a different kind of post: rape culture

I don’t usually talk about serious issues. I prefer to stay in my happy bubble most of the time (however foolish that may be), where I don’t have to face facts or debate points with others. I don’t watch the news either, because I always go away feeling upset and helpless. For instance, I’ll think “like I can actually do anything about what Congress does or doesn’t do – politicians don’t give a damn about what the people think anymore, anyway.” Stuff like that. Something really got to me today, though, and I really want to talk about it: it’s the Steubenville rape case. I know I’m not the most eloquent person or the best writer, and I might be a bit late on posting about this topic, but I just can’t let this go. I just can’t sit in my bubble anymore and act like rape culture isn’t that big of a problem, or that it will go away on its own. It’s a massive, growing problem, and it will not go away on its own.

For those who don’t know (did this news reach England or any other countries?), on 3/17/2013 two high school football players from Steubenville, Ohio were found guilty of raping a 16 year old girl last August. Apparently they had kidnapped her and, while she was unconscious, raped her, while many others stood by and watched, some taking pictures and making videos that soon were spread on the Internet. Only two boys were formally accused, but the whole case has been surrounded by attempts to cover it up, smooth it over, and create a message that the rapists are somehow the victims (the victim and her family have even been threatened with murder by some of the townspeople for speaking out). Even the national media has focused on the hardships of the “star athletes” and what their futures might be like if they have to stay in juvie until they’re 21, and how hard it must be for their families (click here for that account). For a concise list of what other outrageous things went down during the case and to clarify exactly what rape culture is, click here. If you go to those links, you will see in clear detail what I am unable to express, and you will understand why I am so upset.

When I first thought about posting on the Stebuenville case and everything that’s surrounded it, I wasn’t exactly sure what I could say. I’m a crocheter, not a political or civil rights activist. I thought putting the links to those posts at the bottom of a previous post of mine was enough, but for me it’s not. I still feel a bit like there’s nothing I can do – I feel so small and insignificant – but there is something I can do. If I can spread the word about rape culture and get others to think about it or even talk about it, I’ve helped. So that’s what I’m doing: trying to raise awareness of what is becoming more and more of a problem. I really admire the blogger who brought the Steubenville case to national attention by refusing to let it go, despite all the criticism and hate that is now aimed at her (click here for a Times article on what she’s done).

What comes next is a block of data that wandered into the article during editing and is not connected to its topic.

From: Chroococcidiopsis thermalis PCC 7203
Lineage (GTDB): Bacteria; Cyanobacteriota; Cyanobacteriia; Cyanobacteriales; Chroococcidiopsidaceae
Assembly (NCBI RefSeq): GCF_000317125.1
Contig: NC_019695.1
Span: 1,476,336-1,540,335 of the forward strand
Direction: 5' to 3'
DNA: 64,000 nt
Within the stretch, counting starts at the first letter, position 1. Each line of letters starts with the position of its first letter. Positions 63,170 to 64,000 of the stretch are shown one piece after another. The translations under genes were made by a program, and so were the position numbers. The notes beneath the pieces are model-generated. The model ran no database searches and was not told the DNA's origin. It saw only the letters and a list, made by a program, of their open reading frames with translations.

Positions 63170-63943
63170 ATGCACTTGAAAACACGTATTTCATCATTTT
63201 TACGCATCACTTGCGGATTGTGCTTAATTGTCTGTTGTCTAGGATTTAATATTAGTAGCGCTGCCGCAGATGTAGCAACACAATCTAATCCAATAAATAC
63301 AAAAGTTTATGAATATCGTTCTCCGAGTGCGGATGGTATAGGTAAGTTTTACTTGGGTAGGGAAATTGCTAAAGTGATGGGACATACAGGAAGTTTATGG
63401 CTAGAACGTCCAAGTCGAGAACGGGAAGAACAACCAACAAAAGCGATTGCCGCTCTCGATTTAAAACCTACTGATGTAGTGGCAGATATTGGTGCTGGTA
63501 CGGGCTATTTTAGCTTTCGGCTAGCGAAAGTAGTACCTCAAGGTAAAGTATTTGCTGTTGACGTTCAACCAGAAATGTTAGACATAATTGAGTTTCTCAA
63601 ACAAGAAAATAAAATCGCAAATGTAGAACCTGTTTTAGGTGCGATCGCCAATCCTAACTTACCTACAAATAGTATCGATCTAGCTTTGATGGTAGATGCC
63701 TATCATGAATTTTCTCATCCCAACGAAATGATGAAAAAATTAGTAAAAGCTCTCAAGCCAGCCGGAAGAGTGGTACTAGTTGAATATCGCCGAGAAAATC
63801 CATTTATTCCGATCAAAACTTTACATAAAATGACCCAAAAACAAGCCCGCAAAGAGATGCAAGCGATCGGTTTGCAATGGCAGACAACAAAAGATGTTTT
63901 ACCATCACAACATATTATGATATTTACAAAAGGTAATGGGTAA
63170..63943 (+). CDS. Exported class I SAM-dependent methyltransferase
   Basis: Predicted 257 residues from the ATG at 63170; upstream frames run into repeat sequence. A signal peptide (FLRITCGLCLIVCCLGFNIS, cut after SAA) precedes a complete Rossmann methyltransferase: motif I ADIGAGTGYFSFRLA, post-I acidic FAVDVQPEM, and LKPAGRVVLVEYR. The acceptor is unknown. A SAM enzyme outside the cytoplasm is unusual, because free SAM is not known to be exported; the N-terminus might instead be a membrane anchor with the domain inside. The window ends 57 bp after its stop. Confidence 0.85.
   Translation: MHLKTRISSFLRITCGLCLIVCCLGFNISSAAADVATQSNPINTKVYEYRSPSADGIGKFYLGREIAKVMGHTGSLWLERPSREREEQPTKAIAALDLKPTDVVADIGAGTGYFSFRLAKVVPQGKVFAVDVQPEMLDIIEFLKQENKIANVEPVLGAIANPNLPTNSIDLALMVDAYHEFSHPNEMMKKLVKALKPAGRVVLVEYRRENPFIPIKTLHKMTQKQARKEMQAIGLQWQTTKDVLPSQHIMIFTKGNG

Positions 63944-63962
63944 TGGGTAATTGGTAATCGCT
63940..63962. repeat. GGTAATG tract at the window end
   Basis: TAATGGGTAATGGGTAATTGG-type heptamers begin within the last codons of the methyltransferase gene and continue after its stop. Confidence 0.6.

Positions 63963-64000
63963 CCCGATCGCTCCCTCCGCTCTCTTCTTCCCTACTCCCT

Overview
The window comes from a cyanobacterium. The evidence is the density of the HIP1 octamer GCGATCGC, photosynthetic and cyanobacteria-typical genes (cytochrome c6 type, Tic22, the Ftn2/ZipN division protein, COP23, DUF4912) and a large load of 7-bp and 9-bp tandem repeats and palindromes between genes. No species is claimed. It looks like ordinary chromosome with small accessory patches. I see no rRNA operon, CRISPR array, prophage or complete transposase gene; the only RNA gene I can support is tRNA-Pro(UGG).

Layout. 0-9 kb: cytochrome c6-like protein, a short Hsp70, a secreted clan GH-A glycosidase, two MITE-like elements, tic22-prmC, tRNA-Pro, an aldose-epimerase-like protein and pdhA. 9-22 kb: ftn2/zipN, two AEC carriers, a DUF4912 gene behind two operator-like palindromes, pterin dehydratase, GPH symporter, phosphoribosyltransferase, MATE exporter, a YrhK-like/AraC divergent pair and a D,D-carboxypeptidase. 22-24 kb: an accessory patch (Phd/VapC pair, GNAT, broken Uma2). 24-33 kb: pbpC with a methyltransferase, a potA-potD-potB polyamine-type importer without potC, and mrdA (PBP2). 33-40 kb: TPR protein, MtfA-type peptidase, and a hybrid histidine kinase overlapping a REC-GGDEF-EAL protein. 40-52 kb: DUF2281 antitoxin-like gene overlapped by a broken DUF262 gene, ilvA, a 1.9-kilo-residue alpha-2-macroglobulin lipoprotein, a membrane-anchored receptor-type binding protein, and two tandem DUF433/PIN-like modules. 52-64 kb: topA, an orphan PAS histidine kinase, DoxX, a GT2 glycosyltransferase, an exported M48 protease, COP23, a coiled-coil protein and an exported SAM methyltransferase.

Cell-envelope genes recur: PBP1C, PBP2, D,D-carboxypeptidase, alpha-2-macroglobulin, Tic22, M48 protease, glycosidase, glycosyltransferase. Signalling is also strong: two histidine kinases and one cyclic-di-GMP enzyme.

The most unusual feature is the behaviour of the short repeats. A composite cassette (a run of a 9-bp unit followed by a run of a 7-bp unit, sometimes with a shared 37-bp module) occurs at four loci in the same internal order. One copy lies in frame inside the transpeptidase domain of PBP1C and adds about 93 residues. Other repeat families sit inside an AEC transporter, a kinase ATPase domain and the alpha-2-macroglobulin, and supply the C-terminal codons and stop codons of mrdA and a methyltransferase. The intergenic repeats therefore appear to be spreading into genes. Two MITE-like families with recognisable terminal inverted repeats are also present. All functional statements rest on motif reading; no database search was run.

Honestly I’m very scared about how rape culture is growing and what it could mean for our futures, and our children’s futures. I’m scared not only by what happened to that poor girl in Steubenville but of how her town and the media reacted/is reacting. It’s like one of those horrible books that portray the scary things about social psychology (i.e. “The Crucible” by Arthur Miller about the Salem Witch Trials, or “Lord of the Flies” by William Golding, or even books about the Holocaust and Antisemitism).

I’m also mad. Very mad that anyone would dare say that women are asking to be raped because they dress “too provocatively,” or that it’s the victim’s fault because she got too drunk and passed out. Mad that rape crimes are excused because the rapist “is so young – their brain isn’t fully developed yet” or that “that’s just how boys and men are,” or even “she’s a slut and a liar, so this case isn’t worth investigating.” Mad that when women don’t put up with sexual harassment, they’re often called “bitches” by those harassers. Mad that viewing women as nothing more than objects is promoted all over the media in our everyday lives (by both men and women). Mad that women still don’t make as much money as men for doing the same jobs. I’m diverting from the original topic a bit but this could go on and on.

I’m hesitant to call myself a feminist because I don’t want to be grouped into that idea of voracious, man-hating people who try to find problems everywhere so they can shout about it and bash men some more (I have plenty of loving and wonderful men in my life, such as my dad, my boyfriend, and plenty of my friends), but I am both scared and angry about what is happening not only in our country but across the world. That is why I wanted to make this post. I want to do something about it. Raising awareness is a good first step, even if it’s just talking with a few people and posting on my blog about what’s happening. I also realized that, as a soon-to-be counselor, I will be in a great position to act against rape culture and sexism in my own community and state. I had never really thought too much about being super-involved in client advocacy, but I think I will be now.

Thank you so much for reading this, even though it’s completely off my usual subject matter. I know it’s heavy stuff, but it is important to everyone.  Please think about it and talk about it with others if you can.

%d bloggers like this: